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Sunday, May 14, 2023

Int'l Space Station will make a maximum length pass over Charlestown tonight

Horizon to horizon in seven minutes

By Will Collette

Though the International Space Station (ISS) passes over us often, I only post those overflights that are the most interesting to see and with good enough weather so you have a chance to see it.

Such is tonight's when the ISS will be visible for the maximum amount of time - 7 minutes - though visibility is iffy.

Tonight, the ISS will appear at only 10 degrees over the west-southwestern horizon at 9:25 PM, will climb to 53 degrees above us and then continue its silent and serene passage east southeast where it will disappear at 10 degrees over the northeastern horizon.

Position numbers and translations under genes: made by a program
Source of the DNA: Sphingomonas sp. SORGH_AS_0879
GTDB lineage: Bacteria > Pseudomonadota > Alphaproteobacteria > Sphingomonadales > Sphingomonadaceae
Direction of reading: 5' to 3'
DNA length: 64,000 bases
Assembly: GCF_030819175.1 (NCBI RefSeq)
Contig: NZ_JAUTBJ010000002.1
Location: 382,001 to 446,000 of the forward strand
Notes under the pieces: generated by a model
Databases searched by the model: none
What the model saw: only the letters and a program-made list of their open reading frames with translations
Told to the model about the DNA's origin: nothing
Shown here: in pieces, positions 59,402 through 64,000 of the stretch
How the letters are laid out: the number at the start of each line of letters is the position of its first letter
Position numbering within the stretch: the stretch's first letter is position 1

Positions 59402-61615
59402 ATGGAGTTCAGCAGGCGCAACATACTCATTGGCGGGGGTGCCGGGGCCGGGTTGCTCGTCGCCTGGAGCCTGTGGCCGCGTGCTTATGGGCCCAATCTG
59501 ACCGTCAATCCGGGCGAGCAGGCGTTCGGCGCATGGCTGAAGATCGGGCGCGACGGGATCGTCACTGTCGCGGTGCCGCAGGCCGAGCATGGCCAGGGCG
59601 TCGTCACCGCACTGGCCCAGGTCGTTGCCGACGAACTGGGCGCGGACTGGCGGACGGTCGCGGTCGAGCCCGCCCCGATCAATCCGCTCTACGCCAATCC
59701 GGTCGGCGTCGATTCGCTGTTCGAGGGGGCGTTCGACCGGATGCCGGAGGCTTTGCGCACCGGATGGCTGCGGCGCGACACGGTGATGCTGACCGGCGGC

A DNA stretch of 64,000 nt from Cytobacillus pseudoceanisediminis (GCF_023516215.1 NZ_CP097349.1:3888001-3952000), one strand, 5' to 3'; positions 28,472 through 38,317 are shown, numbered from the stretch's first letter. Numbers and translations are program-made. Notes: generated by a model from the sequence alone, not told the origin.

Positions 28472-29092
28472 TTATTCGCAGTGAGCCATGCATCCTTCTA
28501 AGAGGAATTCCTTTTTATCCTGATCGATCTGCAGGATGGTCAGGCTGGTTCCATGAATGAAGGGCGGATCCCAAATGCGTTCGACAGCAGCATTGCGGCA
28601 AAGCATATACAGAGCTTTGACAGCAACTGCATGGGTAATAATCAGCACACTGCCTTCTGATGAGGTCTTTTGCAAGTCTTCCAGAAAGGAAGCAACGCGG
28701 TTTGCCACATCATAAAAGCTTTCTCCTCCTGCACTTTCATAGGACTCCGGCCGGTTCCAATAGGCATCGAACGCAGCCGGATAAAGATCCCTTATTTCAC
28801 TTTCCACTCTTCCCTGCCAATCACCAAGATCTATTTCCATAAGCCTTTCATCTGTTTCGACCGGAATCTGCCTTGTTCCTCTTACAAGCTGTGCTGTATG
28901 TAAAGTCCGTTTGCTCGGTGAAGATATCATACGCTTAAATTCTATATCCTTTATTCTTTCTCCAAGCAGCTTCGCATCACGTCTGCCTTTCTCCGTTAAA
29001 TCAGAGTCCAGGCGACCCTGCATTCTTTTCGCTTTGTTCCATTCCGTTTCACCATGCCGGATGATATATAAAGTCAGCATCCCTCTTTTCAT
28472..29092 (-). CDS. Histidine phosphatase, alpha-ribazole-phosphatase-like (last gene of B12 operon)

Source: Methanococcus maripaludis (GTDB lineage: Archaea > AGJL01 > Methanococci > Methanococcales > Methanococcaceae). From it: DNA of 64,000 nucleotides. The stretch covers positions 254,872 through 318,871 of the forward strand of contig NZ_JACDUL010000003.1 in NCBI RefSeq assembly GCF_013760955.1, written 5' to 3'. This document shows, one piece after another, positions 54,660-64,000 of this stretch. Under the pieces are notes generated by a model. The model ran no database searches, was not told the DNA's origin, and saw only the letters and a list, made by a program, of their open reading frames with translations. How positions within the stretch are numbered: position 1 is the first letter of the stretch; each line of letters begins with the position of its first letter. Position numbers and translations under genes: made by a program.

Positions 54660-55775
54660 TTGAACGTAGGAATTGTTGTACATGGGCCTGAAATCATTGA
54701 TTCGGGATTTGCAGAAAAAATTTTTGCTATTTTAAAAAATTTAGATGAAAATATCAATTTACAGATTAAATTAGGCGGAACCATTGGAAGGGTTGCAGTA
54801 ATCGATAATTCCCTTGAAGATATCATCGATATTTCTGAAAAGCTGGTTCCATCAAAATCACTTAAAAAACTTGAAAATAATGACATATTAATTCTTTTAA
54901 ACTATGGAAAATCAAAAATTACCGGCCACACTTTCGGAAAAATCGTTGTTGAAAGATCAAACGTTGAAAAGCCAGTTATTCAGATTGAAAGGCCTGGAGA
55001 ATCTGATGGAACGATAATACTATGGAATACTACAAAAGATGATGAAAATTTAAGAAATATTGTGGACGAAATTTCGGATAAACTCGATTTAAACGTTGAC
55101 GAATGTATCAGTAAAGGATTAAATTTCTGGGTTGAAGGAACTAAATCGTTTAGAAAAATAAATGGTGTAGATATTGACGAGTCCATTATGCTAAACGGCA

The weather is the wild card. 

The National Weather Service forecast says tonight will be "Mostly cloudy, then gradually becoming clear, with a low around 45. North wind 3 to 7 mph." If this wasn't a seven-minute event, I might have skipped it based on the "mostly cloudy" forecast, However, that's where timing comes into play. 

This afternoon will be mostly sunny (crystal clear as I write this). ISS flyovers always happen right after sunset and just before dawn. I am hoping that the transition from clear to cloudy will happen after the overflight. But of course, I could be wrong.

Probably the best place to get a panoramic view of the ISS in Charlestown is from the old runway in Ninigret Park near the Frosty Drew Observatory. Again, mind the cold.

You can sign up to get on NASA's list to get day-of notices such as this one I received this morning:

Time: Sun May 14 9:25 PM, Visible: 7 min, Max Height: 53°, Appears: 10° above WSW, Disappears: 10° above NE